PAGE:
I didn’t expect to care one way or another about the DOMA ruling by SCOTUS. Some of you will be surprised because I have been in a relationship with the most amazing woman in the world for a dozen years give or take. Some of you know that “Marriage is a tool of the patriarchy” is a slogan and a life at this house and that still stands.
If my children want a wedding like party to mark a commitment to relationship, a coming of age as an adult, or just they want twinkle lights in mason jars with everyone they know to come and celebrate them–they know I am all for that–even without marriage. I don’t want my kids to get married in order to have a wedding. They know that. I will Martha Stewart the hell out of it. I will even pay attention to Pinterest in a way that I don’t now. I love that sort of thing. The girls also know that I want to be with them to choose their wedding dress. (and when they give birth but yeah, I know I have to be more negotiable about that one but it will be really hard)
In any case, back to DOMA. The Federal protections given to married couples now seem to be given to all legally married couples, regardless of whether they are same-sex marriages or heterosexual marriages. There are a good number of states (mine not included) that recognize same sex marriages. We’ve never considered it. See above: patriarchy.
So, I didn’t think I cared. I didn’t even really follow any of the flurry of articles, posts, general babble about it in the past few months and years. I wanted something different, more equal, so that all people are treated the same under the law, whether they choose to marry or not.
This morning I walked in from trying to coax the dogs into the flooded back yard and Denise said “DOMA was struck down.” The morning had just started. I hadn’t been holding my breath. I think I responded with an “oh.” I know so many people–allies and people with a dog in this fight that probably greeted it with jubilant cheers. I didn’t. I didn’t expect to care too much about DOMA and Prop 8 except happy for friends who’ve invested a lot of emotion and money into it. I didn’t expect to feel anything when DADT fell until I saw the Happy GLBT Pride Month sign in front of the VA hospital.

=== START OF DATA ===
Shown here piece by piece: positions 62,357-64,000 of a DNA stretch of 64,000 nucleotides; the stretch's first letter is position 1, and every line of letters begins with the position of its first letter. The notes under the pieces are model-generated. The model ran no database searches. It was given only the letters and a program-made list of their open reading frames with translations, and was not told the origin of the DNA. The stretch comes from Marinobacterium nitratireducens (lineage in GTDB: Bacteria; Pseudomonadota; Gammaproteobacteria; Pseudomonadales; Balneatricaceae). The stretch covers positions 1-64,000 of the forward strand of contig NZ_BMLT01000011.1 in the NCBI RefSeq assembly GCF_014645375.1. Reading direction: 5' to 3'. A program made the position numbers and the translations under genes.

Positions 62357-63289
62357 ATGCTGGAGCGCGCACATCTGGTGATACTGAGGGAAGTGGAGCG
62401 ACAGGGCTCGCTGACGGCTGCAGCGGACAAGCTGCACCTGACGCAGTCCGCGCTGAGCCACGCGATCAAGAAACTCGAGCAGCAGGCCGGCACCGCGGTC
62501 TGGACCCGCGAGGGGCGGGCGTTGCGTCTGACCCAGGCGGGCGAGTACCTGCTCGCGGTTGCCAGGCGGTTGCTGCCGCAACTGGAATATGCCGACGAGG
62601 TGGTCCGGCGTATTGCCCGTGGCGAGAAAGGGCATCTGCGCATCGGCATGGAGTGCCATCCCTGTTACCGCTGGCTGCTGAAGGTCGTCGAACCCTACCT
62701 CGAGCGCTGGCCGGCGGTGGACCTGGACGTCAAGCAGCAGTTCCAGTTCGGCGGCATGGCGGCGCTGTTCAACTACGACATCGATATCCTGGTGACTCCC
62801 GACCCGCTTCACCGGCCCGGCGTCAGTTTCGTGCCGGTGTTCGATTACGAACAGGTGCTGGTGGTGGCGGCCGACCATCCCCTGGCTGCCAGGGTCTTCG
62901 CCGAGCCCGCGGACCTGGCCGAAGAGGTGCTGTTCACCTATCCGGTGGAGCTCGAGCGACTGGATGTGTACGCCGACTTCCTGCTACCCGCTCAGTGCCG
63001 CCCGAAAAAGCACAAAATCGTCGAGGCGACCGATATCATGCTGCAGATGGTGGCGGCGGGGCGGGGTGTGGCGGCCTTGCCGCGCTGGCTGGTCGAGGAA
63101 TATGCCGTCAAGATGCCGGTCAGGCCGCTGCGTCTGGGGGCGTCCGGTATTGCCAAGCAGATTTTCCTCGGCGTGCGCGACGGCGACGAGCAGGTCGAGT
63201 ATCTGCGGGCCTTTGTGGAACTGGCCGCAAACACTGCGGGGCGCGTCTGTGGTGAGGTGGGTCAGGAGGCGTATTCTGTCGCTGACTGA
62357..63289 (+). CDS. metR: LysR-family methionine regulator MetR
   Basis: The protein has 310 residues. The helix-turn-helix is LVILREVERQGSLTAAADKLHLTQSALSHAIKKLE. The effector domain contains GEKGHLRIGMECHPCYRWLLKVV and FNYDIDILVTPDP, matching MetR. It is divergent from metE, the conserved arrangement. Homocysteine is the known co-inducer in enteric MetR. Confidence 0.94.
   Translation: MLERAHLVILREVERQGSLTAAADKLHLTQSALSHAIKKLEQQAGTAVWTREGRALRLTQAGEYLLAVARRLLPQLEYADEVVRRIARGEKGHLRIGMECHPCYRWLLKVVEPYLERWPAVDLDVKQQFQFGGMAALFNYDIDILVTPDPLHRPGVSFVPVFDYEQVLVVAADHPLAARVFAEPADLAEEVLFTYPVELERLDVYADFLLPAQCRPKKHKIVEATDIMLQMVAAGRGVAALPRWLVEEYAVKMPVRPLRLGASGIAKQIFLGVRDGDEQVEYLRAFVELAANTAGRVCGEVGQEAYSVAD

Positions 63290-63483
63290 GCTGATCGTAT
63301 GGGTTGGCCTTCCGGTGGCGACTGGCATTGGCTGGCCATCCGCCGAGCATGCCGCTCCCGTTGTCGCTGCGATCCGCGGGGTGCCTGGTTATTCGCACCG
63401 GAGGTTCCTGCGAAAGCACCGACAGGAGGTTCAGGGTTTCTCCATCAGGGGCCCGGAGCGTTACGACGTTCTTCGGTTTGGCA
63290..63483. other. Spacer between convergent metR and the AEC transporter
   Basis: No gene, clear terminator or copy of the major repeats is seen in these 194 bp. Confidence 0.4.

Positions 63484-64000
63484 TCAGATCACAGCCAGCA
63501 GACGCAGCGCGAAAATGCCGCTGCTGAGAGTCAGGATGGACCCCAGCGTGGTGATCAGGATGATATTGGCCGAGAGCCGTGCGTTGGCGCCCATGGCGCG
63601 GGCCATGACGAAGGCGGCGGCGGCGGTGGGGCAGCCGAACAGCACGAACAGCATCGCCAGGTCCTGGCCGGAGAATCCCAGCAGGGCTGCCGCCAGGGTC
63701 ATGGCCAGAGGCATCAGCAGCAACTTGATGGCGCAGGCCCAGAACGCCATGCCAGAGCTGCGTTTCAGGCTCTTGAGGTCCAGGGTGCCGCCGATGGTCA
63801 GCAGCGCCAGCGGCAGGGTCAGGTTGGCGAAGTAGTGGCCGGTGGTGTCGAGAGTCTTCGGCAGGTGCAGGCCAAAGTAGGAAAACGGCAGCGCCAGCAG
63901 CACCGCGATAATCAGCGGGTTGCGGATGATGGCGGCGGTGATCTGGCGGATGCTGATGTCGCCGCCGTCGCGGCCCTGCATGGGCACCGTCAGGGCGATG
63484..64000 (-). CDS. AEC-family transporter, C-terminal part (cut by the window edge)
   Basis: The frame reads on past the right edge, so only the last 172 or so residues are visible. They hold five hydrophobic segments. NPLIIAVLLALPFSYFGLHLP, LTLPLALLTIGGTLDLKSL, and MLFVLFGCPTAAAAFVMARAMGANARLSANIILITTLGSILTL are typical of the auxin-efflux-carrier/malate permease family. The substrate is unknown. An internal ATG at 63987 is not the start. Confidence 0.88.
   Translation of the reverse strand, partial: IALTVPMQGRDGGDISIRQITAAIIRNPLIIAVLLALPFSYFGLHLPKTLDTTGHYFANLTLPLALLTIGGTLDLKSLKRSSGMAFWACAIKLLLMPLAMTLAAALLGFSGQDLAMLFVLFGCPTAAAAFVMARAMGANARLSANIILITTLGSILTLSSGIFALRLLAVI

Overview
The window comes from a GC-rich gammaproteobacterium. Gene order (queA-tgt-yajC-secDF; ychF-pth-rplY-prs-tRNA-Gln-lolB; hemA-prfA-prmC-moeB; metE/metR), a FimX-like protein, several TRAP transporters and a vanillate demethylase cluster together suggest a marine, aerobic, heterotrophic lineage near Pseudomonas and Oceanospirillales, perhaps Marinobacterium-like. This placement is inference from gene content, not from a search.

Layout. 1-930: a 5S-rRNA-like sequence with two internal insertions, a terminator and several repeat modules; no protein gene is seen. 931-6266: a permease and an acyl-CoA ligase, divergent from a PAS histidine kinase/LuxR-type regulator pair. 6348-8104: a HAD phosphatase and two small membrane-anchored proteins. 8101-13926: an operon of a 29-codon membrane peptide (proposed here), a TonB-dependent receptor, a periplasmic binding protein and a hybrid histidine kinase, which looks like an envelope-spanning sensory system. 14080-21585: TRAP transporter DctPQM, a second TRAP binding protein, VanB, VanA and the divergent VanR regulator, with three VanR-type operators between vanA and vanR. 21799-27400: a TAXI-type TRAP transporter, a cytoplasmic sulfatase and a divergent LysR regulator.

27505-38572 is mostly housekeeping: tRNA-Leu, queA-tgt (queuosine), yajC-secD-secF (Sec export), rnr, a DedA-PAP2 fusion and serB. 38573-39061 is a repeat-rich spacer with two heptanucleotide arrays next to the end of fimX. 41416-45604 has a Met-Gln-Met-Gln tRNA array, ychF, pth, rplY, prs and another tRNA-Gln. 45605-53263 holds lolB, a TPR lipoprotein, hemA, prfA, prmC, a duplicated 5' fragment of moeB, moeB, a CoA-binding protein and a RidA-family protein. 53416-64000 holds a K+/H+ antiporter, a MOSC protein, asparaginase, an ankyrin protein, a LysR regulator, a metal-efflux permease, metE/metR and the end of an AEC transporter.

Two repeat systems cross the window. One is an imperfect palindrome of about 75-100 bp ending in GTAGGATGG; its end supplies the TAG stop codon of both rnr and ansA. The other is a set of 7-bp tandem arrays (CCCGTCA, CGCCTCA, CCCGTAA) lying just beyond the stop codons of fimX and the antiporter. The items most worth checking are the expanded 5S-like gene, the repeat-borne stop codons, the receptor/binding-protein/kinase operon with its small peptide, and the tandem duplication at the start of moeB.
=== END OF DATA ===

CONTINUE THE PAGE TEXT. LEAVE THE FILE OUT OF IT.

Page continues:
Then I sat down to work and to surf the news to figure out just what had happened. There were a lot of versions of “win/lose” and all of that is yet to be determined. The ruling didn’t really mean every gay/lesbian couple in America can run out to get married during Pride month and enjoy all the benefits thereof. That’s something that the Supreme Court didn’t say.
But the more I read, the more I thought, the more chills and goosebumps I had. It reminded me of the Berlin Wall coming down. No, it isn’t the same at all. Just the way I feel is the same. This whole one little rock came down, then another, then another feeling. This historical ruling, the moment, the just wow of it.
Will we marry? Maybe. I never thought I would say maybe. But here I am, saying maybe. Let’s see how the rest of the wall falls.